I noticed an interesting – and unintended – symbol in that courtroom. On both sides of the “communion rail,” there were chandeliers with four or five glass globes. Those on our side had all the globes lit. On the other side – where the business of the court is conducted – every chandelier had some bulbs out. I read that as a symbol of how the tedious procedures of the court cause some of the inner light to go out in those conducting the court’s business. It wears on them. It would wear on me. Some of my light – my creativity, my willingness to be present and attentive to each case, to push back against the press of the volume of cases needing attention in order to give due attention to any of them – some of my light would go out if I were doing that job. And lives are at stake there – precious futures waste away in the jail and the courtroom and the prison.
I’m sure that, in that state, I would resent the presence of third parties whose purpose was to tell me how I should be doing my job. But also, in the better moments I hope I would have, I’d be grateful that anybody else cared about the job I was doing. Maybe I wouldn’t agree with them, maybe I would; either way, I’d be reminded of something larger than the procedures of the court, that the quest for justice is the big idea and common public concern I’m supposed to be serving. I wouldn’t necessarily invite those folks to dinner, but I’d feel better about the community I live in, knowing that here, neighbors care about neighbors.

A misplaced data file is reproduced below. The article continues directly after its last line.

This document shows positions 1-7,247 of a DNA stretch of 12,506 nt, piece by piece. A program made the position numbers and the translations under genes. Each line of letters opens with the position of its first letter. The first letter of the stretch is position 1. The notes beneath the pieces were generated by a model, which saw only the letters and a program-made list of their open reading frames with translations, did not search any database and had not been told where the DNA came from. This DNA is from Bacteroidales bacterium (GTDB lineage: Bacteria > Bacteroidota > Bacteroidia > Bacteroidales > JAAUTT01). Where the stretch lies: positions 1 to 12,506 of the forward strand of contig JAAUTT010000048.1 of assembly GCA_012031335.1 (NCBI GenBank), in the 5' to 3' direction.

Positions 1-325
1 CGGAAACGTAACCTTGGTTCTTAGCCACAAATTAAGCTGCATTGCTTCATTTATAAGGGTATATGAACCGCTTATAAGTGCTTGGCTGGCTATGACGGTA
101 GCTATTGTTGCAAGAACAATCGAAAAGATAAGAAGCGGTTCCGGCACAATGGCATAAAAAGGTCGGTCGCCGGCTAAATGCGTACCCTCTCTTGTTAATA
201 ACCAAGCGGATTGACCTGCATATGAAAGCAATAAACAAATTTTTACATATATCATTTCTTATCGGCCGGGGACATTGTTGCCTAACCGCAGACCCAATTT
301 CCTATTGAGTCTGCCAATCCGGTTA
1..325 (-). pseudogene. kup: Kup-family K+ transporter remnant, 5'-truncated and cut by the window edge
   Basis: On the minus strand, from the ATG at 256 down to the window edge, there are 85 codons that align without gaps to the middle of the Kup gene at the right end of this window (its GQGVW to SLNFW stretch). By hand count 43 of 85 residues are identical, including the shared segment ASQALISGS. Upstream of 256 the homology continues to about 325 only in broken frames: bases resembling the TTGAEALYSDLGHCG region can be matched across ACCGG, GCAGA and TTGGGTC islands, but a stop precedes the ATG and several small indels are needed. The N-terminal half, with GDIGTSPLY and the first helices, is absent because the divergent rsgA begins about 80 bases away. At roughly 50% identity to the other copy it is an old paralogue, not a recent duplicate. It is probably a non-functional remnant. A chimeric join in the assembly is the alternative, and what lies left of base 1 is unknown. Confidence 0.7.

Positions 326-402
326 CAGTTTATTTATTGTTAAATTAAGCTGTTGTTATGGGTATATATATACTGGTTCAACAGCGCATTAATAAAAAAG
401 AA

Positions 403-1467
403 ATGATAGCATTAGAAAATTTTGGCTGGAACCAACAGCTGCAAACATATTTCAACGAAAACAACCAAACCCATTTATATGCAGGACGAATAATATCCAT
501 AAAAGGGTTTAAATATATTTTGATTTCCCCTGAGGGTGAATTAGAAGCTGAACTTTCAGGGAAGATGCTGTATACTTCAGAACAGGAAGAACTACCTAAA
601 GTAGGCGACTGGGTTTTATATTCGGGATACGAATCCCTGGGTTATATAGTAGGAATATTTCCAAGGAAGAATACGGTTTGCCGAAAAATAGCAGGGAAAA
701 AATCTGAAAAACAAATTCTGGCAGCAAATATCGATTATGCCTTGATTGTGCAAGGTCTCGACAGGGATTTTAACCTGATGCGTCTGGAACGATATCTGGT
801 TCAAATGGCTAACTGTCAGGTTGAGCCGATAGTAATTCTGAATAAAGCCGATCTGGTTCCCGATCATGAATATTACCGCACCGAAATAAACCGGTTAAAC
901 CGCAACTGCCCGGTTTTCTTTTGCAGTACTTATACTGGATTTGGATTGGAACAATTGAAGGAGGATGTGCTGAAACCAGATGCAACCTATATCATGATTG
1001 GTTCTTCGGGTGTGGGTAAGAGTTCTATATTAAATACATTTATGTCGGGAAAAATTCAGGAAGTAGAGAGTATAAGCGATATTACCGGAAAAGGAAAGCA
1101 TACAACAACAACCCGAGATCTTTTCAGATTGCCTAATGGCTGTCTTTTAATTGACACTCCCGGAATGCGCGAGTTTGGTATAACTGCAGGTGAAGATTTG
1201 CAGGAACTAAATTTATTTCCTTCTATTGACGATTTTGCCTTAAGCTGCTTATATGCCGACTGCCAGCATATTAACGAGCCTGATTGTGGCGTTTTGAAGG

Another possibility for a similar ministry is with Court Watch NOLA.
Court Watch NOLA was founded ten years ago, not long after the storm, to bring greater transparency and efficiency to our criminal courts. The founders were the Business Council of New Orleans and the River Region, Common Good, and Citizens for 1 Greater New Orleans. It began as a grassroots volunteer effort, with 15 volunteers, and now recruits, trains, and supports volunteers who observe and report on whether our judges, prosecutors, public defenders, and other public servants are doing their jobs professionally, transparently, and without wasting taxpayer resources.